Far-Reaching Plan Aims To Make Pedestrians Safe
Thursday, December 6, 2007
Montgomery County would give pedestrians more time to cross busy intersections, build 10.5 miles of sidewalks each year and aggressively ticket jaywalkers and reckless drivers under a $32.4 million initiative announced yesterday by County Executive Isiah Leggett to address what officials called an epidemic of pedestrian fatalities.
In the past two weeks, four Montgomery pedestrians have been killed, including a 38-year-old Rockville man who died Monday night after being struck in a crosswalk by a Metrobus. Overall, 16 pedestrians have died in collisions this year.
"This is too much," Leggett (D) said yesterday during a news conference in light snowfall on Colesville Road in Silver Spring.
He brushed aside concerns about the cost, given the county's $401 million budget shortfall, saying, "It is too important for us not to do it."
The far-reaching initiative, which needs County Council approval for funding, would target business districts in neighborhoods such as Silver Spring and Bethesda that have become increasingly congested as parts of the county have evolved from suburban to urban.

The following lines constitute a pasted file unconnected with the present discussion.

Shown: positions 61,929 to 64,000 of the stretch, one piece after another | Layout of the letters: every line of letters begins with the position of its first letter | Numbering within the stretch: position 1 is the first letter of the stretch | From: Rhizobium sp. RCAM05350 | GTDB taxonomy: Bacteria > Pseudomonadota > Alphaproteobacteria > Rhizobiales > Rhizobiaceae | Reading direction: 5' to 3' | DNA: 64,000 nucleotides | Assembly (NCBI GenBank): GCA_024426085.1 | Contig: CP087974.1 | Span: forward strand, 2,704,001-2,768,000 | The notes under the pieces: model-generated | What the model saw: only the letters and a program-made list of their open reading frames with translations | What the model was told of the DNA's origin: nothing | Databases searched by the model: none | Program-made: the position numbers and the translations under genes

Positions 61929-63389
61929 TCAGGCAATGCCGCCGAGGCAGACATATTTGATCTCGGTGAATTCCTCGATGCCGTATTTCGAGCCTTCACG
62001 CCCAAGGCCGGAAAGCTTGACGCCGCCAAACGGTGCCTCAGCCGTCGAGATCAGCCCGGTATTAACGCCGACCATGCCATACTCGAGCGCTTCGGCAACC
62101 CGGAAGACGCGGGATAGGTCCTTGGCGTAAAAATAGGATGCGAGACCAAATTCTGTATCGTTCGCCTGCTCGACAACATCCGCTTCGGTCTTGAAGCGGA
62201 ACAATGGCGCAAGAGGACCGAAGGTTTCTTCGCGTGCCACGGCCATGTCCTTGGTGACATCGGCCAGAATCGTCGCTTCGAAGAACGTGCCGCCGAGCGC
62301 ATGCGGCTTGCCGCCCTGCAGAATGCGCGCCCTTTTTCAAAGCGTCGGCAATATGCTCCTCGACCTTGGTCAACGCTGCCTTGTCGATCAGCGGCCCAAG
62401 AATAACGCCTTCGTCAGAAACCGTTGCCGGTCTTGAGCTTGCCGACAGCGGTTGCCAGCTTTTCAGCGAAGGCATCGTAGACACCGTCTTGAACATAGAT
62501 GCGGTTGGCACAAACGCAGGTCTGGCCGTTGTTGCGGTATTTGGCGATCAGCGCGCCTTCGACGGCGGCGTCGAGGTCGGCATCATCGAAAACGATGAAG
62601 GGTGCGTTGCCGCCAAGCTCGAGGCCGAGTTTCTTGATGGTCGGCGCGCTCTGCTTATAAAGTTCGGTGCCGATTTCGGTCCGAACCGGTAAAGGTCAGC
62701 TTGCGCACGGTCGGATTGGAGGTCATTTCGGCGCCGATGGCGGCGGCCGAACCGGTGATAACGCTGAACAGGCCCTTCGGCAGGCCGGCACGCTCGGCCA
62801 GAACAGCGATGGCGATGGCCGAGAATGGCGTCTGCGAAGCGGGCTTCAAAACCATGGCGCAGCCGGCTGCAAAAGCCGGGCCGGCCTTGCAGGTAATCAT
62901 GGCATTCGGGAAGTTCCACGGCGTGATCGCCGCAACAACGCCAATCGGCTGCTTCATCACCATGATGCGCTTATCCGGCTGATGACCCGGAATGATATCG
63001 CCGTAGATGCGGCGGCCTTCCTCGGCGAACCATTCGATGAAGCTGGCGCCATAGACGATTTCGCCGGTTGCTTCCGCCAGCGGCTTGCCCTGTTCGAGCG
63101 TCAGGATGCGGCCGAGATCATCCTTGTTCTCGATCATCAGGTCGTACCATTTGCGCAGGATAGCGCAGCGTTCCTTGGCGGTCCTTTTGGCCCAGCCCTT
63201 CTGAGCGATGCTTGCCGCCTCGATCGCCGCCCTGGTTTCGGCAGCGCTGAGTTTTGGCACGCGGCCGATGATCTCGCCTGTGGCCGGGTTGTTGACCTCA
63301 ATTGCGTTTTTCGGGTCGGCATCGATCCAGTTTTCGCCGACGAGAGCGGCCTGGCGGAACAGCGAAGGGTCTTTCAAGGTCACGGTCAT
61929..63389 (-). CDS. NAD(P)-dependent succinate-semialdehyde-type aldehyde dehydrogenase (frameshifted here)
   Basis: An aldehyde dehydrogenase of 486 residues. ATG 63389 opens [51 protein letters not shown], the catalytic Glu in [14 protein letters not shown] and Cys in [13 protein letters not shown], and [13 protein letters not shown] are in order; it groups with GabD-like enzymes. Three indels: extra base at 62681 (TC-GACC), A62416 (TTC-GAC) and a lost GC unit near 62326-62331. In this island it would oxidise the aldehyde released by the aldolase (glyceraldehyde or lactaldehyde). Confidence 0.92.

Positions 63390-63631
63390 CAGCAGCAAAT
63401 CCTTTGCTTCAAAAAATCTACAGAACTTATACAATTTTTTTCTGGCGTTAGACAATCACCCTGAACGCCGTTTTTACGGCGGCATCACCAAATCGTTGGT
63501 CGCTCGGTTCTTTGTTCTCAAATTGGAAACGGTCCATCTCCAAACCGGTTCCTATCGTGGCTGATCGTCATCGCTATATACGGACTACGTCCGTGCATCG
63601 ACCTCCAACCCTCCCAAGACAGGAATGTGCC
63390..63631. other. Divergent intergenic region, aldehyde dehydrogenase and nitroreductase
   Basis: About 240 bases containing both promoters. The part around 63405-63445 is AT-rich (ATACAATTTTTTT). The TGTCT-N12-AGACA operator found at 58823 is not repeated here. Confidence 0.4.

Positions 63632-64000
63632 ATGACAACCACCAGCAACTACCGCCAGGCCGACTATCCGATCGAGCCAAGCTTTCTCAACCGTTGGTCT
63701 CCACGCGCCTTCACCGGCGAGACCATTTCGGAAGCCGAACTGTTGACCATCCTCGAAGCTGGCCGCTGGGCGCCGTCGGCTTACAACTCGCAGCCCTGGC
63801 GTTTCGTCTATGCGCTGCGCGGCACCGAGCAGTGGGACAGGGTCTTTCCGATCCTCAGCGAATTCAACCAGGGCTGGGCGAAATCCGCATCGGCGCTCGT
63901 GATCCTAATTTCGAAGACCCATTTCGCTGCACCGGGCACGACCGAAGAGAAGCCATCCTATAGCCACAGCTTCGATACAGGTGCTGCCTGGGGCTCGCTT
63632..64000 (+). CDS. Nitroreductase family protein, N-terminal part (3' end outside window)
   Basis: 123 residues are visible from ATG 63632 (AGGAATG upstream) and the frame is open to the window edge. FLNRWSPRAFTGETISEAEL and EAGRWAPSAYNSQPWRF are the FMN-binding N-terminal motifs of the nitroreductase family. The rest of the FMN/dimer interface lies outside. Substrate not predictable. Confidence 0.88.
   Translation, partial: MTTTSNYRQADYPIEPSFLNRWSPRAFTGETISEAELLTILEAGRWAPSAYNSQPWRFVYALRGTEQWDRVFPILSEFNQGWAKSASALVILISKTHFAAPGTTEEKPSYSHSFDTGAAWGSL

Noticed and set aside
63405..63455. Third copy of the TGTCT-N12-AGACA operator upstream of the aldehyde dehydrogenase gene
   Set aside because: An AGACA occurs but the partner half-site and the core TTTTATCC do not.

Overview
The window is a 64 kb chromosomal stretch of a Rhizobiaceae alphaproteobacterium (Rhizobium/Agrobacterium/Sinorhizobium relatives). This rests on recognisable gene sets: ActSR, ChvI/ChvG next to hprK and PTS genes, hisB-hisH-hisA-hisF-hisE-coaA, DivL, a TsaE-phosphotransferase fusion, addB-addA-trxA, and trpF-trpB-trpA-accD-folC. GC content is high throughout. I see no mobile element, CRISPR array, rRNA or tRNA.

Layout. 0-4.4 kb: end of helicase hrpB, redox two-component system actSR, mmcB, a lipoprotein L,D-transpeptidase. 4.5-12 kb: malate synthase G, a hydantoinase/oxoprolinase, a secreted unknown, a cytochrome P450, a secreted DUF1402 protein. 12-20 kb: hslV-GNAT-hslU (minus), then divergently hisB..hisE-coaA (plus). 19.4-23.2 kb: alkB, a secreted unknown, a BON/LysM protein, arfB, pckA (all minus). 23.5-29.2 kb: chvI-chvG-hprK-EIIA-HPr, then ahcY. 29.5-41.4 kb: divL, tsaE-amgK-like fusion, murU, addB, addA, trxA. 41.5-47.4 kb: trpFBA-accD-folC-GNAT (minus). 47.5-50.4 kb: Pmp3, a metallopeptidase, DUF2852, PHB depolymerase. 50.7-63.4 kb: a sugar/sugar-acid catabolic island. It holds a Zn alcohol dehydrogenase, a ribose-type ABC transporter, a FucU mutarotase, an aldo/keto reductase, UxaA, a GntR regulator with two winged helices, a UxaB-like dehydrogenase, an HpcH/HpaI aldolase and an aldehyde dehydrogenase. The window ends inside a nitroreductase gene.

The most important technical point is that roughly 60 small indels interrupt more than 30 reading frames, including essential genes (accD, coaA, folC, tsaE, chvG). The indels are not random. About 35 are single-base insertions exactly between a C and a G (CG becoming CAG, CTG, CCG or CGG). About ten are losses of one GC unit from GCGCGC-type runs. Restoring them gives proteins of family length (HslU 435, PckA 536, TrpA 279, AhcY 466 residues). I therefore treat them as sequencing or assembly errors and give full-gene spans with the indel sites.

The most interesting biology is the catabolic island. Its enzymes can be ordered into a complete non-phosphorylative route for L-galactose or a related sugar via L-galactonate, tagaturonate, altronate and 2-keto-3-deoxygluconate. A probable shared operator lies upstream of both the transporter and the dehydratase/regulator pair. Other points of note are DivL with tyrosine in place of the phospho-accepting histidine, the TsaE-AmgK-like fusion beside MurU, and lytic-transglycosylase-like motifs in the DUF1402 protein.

"Wherever you have lots of cars and lots of people, you're going to have collisions," Police Chief J. Thomas Manger said. "It has become more of an acute problem."
Under the plan -- inspired by recommendations from the county's Pedestrian Safety Advisory Committee, council member Valerie Ervin (D-Silver Spring) and a group of Silver Spring civic associations -- the county would streamline the process for building sidewalks, increase street lighting, add engineering staff, step up enforcement of traffic safety measures in areas where there have been a high number of collisions and seek to reduce the number of incidents in those areas by 20 percent.
In the past four years, the county has averaged 14 pedestrian fatalities and 430 collisions involving pedestrians. Manger said the county is again likely to have more than 400 this year. Montgomery became the first county in Maryland to activate speed cameras in the spring and would continue to expand the program beyond its more than 40 locations.